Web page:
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Take a closer look at Hampton Roads Transit's new fleet of electric buses

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Posted at 3:05 PM, Feb 02, 2021
and last updated 2021-02-02 17:22:59-05

NORFOLK, Va. - Hampton Roads Transit's new Proterra electric buses have been in service since the fall and it's HRT's hope to deliver greater reliability and reduced maintenance.

"They do not take fuel which is actually one of our biggest costs when running a bus,” Tara Puckett, HRT’s maintenance trainer for the agency’s Norfolk garage said. “They've been pretty good, maintenance-wise."

News 3 visited the garage for a closer look at the electric buses and saw what they have to offer. The buses came at a price tag of $1 million each.

Purchasing the buses was made possible by a $14 million grant from the Commonwealth of Virginia to purchase electric buses throughout Virginia. HRT was the first agency to get the electric buses.

Puckett praised the minimal maintenance the buses required compared to a diesel bus. She also said the buses do not overheat compared to their diesel counterparts.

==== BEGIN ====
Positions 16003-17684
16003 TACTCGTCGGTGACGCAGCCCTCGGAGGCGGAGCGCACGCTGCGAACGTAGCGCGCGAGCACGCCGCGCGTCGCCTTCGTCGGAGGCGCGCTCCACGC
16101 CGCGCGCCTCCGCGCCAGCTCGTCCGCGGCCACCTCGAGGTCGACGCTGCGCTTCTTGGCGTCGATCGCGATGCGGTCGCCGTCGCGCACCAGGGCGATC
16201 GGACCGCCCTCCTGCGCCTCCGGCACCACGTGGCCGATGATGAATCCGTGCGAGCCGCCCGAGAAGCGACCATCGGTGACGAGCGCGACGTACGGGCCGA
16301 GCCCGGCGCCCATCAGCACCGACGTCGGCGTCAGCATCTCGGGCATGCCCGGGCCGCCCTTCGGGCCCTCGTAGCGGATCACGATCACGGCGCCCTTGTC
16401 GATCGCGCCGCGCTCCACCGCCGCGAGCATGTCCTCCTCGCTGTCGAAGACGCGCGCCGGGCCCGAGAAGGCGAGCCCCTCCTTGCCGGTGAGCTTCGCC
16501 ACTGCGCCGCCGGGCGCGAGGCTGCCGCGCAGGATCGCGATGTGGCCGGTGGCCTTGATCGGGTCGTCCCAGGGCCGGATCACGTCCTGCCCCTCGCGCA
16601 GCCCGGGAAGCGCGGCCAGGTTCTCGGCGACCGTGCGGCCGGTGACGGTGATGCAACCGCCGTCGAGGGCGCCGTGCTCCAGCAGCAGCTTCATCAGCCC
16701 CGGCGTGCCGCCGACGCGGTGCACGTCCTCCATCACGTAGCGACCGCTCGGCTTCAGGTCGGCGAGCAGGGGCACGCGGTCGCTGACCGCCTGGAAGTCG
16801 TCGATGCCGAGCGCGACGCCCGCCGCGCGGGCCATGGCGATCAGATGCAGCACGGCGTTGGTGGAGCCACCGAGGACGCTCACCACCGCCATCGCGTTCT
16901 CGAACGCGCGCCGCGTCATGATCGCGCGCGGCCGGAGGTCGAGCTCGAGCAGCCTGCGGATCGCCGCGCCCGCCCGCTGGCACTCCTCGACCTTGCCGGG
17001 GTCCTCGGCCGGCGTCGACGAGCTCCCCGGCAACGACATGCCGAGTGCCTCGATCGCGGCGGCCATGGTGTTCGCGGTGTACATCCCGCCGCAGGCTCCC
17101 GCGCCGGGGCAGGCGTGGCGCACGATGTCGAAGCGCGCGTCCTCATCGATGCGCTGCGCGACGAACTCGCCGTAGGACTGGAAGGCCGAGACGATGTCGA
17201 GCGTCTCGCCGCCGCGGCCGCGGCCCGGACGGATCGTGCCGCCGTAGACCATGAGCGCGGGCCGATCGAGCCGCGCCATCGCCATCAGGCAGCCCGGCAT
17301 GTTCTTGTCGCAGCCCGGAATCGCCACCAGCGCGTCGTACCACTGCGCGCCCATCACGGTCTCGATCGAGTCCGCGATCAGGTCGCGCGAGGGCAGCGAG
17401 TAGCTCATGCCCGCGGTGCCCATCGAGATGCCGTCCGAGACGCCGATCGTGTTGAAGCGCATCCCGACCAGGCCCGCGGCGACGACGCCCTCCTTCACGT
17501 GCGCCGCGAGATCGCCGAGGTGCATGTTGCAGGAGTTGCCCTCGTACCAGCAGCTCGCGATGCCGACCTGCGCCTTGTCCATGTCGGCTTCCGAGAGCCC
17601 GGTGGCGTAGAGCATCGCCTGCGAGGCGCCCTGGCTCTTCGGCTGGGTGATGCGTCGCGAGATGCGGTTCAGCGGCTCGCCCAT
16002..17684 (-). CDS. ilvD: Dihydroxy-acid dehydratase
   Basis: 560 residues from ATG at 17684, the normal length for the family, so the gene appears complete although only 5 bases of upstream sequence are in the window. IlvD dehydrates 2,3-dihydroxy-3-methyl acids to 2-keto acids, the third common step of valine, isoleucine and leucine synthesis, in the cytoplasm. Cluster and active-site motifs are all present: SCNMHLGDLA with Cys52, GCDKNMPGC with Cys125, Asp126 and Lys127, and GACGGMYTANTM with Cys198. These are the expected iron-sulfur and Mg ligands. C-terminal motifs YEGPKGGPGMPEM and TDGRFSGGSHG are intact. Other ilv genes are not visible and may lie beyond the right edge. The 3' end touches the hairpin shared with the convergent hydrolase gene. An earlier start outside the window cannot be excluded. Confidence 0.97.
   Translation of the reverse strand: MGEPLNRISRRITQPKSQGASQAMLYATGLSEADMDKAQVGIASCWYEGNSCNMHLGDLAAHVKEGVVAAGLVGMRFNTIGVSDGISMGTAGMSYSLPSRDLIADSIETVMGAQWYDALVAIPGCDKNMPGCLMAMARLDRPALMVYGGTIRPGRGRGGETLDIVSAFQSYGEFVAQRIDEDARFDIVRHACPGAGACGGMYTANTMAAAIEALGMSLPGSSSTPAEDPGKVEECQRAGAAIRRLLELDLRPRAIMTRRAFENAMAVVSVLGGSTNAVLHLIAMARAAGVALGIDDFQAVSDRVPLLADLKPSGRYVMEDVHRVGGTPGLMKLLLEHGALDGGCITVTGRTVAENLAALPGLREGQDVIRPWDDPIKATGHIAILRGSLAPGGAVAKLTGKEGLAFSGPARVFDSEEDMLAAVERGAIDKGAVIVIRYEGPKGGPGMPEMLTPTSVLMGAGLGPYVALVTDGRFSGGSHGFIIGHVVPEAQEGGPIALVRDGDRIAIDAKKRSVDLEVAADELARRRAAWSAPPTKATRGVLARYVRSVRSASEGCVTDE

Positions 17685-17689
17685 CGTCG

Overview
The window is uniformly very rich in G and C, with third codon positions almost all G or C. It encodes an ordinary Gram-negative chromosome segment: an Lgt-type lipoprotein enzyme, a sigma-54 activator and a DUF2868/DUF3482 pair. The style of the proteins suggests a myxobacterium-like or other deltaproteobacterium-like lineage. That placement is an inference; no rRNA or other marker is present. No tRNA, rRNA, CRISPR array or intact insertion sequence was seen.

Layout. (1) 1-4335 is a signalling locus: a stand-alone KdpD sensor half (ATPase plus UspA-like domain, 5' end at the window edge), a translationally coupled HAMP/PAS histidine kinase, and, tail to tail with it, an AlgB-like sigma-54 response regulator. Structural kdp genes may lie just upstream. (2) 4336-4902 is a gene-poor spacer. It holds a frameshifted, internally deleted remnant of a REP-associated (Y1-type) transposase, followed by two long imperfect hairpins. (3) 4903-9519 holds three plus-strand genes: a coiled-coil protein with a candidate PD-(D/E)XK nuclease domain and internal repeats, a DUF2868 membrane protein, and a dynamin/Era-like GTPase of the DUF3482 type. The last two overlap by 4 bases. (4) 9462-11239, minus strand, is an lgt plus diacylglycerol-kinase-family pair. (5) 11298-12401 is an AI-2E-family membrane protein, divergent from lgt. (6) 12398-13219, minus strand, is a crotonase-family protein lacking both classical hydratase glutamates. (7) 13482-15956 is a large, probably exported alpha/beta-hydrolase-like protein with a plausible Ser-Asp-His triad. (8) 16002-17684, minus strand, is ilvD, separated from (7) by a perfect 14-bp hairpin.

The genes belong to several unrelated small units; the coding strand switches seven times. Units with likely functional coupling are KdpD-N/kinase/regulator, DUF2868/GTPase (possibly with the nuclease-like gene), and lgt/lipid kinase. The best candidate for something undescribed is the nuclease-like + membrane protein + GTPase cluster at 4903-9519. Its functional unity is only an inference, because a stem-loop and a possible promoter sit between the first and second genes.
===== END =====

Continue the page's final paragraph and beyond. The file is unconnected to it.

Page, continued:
Puckett said any repairs to the batteries and drive unit can be expensive, compared to diesel buses.

"But we haven't had any battery problems or any drive unit problems,” Puckett said. “The only problems we've had are bus problems like we had one that went through a puddle and the horn got shorted out but that happens when any bus goes through any puddle."

The buses can run for about six to seven hours in the winter and up to eight hours in the summer on a single charge. Proterra, on its website, stated a bus can ride up to 329 miles on a single charge.

Charging time can vary depending on the remaining charge a bus has. “This bus is actually at 38 percent,” Puckett said, as she hooked a charging device to a bus. “I expect it to be ready to go in about two-and-a-half to three hours."

The electric buses are also quiet. Passengers may notice a whirring sound, but that is the sound of the heating and air conditioning systems that are louder than the motor.

The buses also go from 0 to 60 miles-per-hour quickly. "When you turn a light on, the light is on,” Puckett said, comparing how fast the buses gain speed. “When you ask this bus for torque, you get torque."

Right now, you'll only find the electric buses on route 20 along Virginia Beach Blvd.

"From Downtown Norfolk, all the way to the Oceanfront,” Puckett said. “You're stopping just about every other block and it just murders diesel buses."

The buses are still in the test phase which Puckett said will take two years. She added the electric buses are being considered for other heavy routes.